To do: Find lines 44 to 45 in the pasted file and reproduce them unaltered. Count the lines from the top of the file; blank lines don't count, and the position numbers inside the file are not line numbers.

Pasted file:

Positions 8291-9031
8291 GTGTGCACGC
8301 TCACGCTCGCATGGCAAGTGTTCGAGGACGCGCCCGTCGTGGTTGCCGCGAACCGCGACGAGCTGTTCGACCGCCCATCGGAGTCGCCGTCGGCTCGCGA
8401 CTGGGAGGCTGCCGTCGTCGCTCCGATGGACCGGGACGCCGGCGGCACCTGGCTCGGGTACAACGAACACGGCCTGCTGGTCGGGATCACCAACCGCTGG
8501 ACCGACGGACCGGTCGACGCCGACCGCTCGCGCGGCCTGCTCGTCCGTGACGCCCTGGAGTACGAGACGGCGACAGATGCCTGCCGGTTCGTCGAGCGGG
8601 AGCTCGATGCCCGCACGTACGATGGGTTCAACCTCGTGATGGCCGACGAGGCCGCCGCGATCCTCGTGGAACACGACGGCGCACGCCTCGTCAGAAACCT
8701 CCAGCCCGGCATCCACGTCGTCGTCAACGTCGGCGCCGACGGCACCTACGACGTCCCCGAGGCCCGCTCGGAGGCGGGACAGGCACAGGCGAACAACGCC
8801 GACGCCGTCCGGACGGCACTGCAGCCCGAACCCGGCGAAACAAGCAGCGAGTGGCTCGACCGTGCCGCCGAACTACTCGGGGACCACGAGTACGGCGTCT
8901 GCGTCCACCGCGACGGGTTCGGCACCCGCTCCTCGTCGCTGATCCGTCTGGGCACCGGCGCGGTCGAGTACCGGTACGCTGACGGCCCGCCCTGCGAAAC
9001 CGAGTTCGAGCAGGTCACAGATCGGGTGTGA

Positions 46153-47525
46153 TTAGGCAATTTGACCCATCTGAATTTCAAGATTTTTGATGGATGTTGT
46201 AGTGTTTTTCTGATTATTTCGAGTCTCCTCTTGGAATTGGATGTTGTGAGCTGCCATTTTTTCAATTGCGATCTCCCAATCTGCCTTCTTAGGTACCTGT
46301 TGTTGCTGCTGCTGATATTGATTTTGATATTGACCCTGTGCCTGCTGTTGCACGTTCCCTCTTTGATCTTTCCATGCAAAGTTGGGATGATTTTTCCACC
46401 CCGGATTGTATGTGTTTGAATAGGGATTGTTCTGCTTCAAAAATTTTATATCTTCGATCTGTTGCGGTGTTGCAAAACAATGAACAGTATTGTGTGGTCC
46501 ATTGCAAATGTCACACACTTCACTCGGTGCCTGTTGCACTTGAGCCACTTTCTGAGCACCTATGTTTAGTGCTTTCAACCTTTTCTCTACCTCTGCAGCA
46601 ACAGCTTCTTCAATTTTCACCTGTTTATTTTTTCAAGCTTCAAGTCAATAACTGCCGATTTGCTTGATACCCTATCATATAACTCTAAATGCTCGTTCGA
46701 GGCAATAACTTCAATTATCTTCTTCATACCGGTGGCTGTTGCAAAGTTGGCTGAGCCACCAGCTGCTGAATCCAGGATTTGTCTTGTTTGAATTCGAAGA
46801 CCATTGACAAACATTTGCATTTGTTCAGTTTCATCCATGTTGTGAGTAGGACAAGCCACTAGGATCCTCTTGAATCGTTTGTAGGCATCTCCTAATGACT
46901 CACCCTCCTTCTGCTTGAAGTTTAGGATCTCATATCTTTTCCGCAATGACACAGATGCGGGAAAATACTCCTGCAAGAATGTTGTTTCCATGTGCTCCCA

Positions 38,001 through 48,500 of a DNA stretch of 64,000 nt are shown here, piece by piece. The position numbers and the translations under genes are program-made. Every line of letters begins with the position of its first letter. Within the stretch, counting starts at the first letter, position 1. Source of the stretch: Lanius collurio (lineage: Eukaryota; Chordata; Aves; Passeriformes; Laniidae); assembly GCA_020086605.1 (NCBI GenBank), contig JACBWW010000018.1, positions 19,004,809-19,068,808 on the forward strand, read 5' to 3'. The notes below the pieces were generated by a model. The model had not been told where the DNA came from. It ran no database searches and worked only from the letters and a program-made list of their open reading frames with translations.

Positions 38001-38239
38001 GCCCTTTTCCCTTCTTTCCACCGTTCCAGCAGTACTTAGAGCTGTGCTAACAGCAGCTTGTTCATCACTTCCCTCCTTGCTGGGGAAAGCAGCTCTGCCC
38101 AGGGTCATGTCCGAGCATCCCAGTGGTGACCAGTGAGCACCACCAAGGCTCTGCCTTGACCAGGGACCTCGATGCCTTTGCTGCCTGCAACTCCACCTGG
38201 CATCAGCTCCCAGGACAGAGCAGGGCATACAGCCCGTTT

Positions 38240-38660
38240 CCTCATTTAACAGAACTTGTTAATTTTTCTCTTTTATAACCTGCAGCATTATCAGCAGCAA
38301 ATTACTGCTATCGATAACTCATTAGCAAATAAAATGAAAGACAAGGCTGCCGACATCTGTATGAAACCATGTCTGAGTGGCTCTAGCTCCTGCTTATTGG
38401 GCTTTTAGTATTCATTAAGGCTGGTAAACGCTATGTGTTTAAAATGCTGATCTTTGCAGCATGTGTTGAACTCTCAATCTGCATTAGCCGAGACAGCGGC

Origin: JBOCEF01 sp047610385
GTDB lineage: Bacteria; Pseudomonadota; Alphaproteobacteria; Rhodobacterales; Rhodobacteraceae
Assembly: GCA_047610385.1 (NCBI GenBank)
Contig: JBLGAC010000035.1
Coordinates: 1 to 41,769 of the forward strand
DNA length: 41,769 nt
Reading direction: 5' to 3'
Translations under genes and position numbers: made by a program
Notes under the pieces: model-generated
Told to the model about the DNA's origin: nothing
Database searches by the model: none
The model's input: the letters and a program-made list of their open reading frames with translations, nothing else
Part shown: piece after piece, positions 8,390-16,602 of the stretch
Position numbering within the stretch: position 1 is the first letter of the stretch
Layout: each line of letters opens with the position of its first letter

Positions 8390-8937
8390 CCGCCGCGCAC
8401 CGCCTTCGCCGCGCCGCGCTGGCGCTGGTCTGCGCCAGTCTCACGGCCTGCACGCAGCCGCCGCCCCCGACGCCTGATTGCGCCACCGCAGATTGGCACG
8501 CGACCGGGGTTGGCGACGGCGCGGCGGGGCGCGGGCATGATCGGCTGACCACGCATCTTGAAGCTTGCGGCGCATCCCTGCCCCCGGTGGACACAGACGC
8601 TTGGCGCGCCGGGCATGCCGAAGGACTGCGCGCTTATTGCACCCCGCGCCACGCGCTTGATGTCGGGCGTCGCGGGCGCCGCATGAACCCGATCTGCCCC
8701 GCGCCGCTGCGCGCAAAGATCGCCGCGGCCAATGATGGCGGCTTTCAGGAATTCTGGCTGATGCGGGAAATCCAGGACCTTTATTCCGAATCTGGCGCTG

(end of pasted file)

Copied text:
Layout: each line of letters opens with the position of its first letter

Positions 8390-8937